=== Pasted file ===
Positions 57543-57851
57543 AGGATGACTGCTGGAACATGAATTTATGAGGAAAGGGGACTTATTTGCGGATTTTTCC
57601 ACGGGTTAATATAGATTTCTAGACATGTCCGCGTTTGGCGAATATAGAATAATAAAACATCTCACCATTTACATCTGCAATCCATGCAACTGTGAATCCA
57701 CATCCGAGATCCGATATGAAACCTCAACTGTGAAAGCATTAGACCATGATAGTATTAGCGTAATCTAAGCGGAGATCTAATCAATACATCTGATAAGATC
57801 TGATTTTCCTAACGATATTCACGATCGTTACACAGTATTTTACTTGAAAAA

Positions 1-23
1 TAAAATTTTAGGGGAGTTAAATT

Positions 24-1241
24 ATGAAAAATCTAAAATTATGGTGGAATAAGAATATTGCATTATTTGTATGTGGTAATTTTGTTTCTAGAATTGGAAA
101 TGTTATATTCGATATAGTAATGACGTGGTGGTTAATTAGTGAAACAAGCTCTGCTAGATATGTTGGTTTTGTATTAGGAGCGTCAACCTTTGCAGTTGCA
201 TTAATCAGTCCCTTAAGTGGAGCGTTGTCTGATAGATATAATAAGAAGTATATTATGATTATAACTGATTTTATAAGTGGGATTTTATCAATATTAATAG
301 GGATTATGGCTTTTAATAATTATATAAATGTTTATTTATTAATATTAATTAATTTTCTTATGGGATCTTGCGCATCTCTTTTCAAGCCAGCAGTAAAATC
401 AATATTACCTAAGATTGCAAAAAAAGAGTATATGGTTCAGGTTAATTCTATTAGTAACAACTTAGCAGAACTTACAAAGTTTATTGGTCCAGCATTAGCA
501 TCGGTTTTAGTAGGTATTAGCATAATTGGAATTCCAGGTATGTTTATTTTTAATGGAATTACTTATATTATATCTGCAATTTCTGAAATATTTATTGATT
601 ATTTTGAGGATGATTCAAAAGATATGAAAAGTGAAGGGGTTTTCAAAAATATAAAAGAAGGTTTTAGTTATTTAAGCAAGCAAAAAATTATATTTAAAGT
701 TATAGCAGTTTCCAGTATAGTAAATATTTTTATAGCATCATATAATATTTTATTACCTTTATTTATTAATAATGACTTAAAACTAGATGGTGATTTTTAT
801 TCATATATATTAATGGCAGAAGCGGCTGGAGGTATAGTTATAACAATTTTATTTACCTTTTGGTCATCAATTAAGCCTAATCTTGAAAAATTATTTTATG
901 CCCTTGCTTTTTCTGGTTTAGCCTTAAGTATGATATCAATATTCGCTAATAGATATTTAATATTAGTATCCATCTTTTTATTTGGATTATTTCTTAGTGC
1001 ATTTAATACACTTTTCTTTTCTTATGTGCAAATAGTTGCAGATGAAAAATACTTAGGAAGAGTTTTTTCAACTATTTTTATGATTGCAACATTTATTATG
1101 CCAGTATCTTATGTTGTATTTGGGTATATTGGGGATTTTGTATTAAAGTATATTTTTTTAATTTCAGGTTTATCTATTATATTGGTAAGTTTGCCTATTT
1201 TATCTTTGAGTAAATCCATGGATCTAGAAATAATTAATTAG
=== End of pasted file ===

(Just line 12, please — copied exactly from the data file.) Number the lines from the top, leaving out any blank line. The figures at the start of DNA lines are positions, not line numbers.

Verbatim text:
301 GGATTATGGCTTTTAATAATTATATAAATGTTTATTTATTAATATTAATTAATTTTCTTATGGGATCTTGCGCATCTCTTTTCAAGCCAGCAGTAAAATC